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Photographers are, in many ways, perfectionists. We thrive at manipulating every detail of our surroundings to exact personal preferences. We tweak, nudge and adjust things over and over again until everything is exactly the way we want it. We shoot hundreds upon hundreds of images with the hopes of capturing a few that live up to our own impossible standards.
It's this desire for perfection that is part of what makes us professionals, not just hobbyists.
But sometimes, imperfection has its place too—as long as it is handled in a certain way.
As a portrait photographer who is obsessed with capturing authentic expressions from my subjects (in fact, my studio was originally called Expressions by Sandy Puc'), I often capture what I refer to as "emotionally in focus" images.
As opposed to "technically in focus" images, which have that flawless, razor-sharp detail we all love, emotionally in focus images are a bit softer, and the slightest bit out of focus. But what they lack in technical perfection, these images make up for with an extraordinary amount of emotion.
Oftentimes, a busy child will move as we play together in the studio. Therefore, more than likely these images will have some kind of movement in them, usually from the head or eyes (hence the emotion they portray). A simple laugh, random hug, or silly action can all create a softening in the image.
Because these images are almost always the cutest, most adorable of all, you can benefit from going against your gut feeling, and include them in your client's viewing presentation. Knowing that the images will not make a good wall portrait—but could make a terrific addition to an album—is key to the selling process.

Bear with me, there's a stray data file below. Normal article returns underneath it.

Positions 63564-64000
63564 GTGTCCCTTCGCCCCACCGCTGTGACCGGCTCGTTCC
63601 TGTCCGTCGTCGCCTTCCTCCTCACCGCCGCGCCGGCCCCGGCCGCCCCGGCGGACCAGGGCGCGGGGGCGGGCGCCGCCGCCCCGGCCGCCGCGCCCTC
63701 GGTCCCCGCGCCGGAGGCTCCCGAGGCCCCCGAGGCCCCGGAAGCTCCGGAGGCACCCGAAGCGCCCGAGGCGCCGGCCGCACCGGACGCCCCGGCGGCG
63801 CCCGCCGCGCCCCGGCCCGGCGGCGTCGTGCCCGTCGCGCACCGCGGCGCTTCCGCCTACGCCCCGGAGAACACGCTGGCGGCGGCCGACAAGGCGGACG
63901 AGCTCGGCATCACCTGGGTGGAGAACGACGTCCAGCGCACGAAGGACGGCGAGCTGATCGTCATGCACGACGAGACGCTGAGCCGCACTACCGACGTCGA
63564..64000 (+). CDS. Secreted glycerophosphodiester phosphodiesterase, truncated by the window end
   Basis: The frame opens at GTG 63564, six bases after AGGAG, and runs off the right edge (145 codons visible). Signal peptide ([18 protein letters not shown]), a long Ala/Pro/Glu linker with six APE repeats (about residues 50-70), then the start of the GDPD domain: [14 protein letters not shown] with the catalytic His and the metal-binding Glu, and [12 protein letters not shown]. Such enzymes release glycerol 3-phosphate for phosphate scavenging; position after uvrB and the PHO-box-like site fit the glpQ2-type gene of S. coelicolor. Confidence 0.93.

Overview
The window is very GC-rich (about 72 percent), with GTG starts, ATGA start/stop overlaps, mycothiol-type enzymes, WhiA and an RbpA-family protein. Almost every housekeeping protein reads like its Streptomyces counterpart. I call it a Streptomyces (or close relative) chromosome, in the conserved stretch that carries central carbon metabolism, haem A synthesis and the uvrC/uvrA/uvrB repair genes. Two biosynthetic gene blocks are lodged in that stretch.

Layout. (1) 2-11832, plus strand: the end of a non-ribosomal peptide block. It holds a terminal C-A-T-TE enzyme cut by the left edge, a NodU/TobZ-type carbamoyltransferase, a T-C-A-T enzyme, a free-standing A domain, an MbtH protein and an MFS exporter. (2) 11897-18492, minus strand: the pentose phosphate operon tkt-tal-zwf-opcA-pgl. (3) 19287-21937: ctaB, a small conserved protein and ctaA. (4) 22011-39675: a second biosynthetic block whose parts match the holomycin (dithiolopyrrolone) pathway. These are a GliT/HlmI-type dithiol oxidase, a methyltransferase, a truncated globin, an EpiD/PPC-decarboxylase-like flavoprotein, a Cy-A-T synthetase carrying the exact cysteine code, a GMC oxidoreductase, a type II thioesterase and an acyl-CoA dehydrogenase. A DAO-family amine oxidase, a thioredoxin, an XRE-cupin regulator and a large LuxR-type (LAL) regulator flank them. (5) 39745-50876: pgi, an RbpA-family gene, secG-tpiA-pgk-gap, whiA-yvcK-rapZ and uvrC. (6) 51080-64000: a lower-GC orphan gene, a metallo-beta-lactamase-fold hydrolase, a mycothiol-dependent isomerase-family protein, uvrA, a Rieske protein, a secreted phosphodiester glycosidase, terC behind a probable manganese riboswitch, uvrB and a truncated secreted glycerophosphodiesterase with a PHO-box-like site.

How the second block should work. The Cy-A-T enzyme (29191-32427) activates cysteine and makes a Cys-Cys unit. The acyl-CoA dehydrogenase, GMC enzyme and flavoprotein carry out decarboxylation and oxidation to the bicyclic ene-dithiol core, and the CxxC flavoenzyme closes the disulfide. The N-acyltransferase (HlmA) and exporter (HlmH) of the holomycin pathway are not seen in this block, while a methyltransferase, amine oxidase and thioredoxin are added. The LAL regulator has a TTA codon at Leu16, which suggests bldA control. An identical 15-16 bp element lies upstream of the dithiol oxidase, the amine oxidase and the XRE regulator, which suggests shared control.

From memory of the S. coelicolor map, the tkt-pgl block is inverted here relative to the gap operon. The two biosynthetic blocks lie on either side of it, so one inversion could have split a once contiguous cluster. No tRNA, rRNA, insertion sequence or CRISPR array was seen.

Where I think I have gone wrong in the past, when I chose to leave these images in the collection, is not immediately mentioning to my client the uniqueness and realistic capabilities of such images.
When showing these emotionally in focus images, you'll likely find a mix of responses from your clients. Some will dismiss them, thinking they could create such photographs on their own, while others will fall in love with them right away because of their strong emotional connection and appeal.
At that point, it's crucial that you communicate to the client what can and cannot be done with such an image.
If you don't address the image's capabilities up front, then you're setting yourself up for failure. If you're not honest about the image from the beginning, clients are bound to fall in love with it and want a much larger print than is possible to print.
At first it may seem that a client wanting such a large image is a good problem to have, but it's actually a giant headache waiting to happen.
If you agree to sell a large wall portrait of an emotionally in focus image, you're likely to find yourself later going back into Photoshop trying to correct the image for several excruciatingly painful hours. Even with all that extra hard work, you're still likely to find out that the final product ends up not matching the client's expectations.
You've now just wasted your valuable time, and permanently harmed your relationship with the client.
Rather, if you're honest about the image from the start, you should have no problem selling it as an art piece, as opposed to a traditional portrait. Such images are great for mantles, desks, or my personal favorite, designer albums. I also love enhancing the contrast and making the image black and white for the ultimate timeless appeal.
You must understand that as a professional, I understand the importance of a well-focused image. However, as a parent and as a studio owner, I also understand that sometimes a slight movement in an image creates life and joy, and I have watched many a client fall in love with that captured moment.
Just because an image isn't technically perfect doesn't mean that you should immediately discard it. As long as you're honest with your clients, emotionally in focus images can be perfectly imperfect.